Secrets of the Long Distance Runners
Published in Nov-Dec 2022
At its most basic, a brand is a promise of consistent delivery in quality, service standards and anything else that people value and are willing to pay for. It is a name or symbol associated with the offer and a set of expectations.
In this respect, although there are scores of global and local brands that spend a lot of money on advertising and other image building activities, others only become cherished for their offers and popular only through word of mouth (WOM). They are brands in every sense of the word, yet no one recognises them as such. Here is a brief synopsis of some of them.
1. Phajja Siri Paye
Phajja Siri Paye is the story of Ustad Fazal Din and his passion for cooking. He learned the craft of cooking siri paye from his mother (an expert cook), whose siri paye were known for their delicious taste. She developed a unique recipe that used yoghurt and garlic in more than the usual quantities. Ustad Fazal Din, nick-named Phajja, learned this recipe from her and further perfected it. It is this recipe that sets Phajja Siri Paye miles apart from any other similar offering. Ustad Fazal Din and subsequently his son, Chowdhury Liaquat Ali, maintained the consistency of the recipe even during periods of extreme price hikes when you experience the temptation to lower the number of expensive ingredients the most. Ustad Fazal Din set up his first (and only) restaurant 100 years ago in Heera Mandi, opposite Shahi Qila in Lahore. Over three generations of people have tasted the deliciousness of Phajja’s siri paye. Few are those who visit Lahore without eating Phajja’s paye. Apart from the core offering, Phajja Siri Paye is strongly associated with attributes like courteous staff, 24/7 service, a neat and clean ambience and affordable prices.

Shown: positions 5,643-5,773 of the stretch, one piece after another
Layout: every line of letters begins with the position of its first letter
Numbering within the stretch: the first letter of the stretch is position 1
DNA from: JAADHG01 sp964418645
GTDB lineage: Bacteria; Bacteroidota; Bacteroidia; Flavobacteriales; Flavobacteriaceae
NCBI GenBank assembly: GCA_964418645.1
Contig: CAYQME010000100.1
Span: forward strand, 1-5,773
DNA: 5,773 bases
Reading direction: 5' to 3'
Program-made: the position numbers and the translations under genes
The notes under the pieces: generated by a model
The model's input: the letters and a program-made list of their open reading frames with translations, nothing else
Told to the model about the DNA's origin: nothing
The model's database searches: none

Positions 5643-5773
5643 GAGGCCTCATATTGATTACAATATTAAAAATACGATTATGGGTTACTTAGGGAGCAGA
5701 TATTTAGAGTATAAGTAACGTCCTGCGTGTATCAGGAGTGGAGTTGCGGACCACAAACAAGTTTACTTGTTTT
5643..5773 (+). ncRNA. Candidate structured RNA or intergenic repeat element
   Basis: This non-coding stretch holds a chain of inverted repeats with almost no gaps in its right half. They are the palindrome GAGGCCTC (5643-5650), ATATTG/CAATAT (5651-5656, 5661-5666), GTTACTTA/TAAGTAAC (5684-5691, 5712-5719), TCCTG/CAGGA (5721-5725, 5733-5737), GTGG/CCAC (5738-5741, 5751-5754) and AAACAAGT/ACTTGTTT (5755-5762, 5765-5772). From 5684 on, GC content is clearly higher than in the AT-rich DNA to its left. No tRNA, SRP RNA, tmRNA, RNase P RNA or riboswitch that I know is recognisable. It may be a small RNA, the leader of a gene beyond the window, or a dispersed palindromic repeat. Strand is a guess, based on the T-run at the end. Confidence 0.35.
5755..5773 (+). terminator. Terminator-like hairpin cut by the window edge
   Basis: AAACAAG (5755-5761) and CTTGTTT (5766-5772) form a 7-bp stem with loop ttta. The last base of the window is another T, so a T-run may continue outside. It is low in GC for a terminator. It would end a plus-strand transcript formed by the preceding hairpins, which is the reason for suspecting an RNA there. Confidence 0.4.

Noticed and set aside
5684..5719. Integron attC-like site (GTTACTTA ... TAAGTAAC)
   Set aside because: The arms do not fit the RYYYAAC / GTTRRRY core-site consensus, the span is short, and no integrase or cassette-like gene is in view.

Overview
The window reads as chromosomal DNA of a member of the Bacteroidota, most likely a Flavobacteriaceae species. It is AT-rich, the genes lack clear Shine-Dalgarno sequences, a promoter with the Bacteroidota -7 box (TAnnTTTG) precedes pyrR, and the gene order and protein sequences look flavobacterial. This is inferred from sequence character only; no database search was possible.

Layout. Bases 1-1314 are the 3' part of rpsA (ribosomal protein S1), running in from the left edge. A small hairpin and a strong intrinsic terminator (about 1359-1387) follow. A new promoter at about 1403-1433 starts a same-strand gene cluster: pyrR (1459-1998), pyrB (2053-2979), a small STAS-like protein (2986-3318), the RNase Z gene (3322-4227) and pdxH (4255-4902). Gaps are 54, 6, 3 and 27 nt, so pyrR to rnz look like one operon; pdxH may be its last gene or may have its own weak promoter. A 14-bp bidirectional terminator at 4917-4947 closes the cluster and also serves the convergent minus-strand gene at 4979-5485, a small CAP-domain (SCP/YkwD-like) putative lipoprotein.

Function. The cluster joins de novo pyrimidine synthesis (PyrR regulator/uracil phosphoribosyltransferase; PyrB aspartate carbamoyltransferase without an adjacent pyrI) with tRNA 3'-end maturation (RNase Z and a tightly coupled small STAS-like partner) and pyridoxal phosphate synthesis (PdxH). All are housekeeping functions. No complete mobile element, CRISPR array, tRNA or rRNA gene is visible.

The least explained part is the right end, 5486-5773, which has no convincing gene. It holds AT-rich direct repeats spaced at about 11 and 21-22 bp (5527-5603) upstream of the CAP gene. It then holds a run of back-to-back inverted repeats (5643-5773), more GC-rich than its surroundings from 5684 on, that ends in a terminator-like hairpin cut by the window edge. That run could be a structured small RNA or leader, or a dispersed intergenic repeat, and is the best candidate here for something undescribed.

Inspired by the wellknown saying about Lahore, Jinnay Lahore Ni Wakhia Oh Jammia Hi Nahin, (if you haven’t seen Lahore, you haven’t seen anything), Phajja Siri Paye’s WOM communication’s punch line is Jinnay Phajjay Day Paye Nahin Khaey Oh Rajjia Hi Nahin (if you haven’t eaten at Phajja Siri Paye, you haven’t really eaten).
Phajja Siri Paye has received free brand endorsements from personalities that even global brands cannot hope to garner. Indian Prime Minister Atal Bihari Vajpayee, on a visit to Lahore, asked for Phajja’s paye and having tasted them, he called for Chowdhury Liaqat Ali and told him he wished there was someone like him in India too. (Chowdhury Liaqat Ali proudly narrates this incident to as many visitors as possible.) Photos of celebrity customers hang on the restaurant’s walls, serving as powerful on-site branding elements.
2. Regal Chawk Ka Maula BuxPaan
Maula Bux migrated from Uttar Pradesh, India in 1942, and settled in Lahore, where he started a paan shop, located opposite Masjid-e-Shuhada on Lawrence Road. His paans soon attracted attention and he became an overnight success. So much so, he had to hire a team of helpers to serve his customers. Maula Bux attributed his success to his delicious paans and his courteous behaviour towards his customers. He had the knack for remembering the individual tastes of his customers and prepared the paans accordingly, without their need to explain their preferences.
Paan is a part of our culture and Maula Bux’s paan attracted the literary and artistic communities, making the shop their meeting point between the fifties and seventies. Prominent among them were Akhtar Shirani, Imtiaz Ali Taj, Chiragh Hasan Hasrat, Shaukat Thanvi, Justice Bashir Ahmad, Sufi Tabassum, Ghulam Farid Sabri and Aziz Mian Qawwal.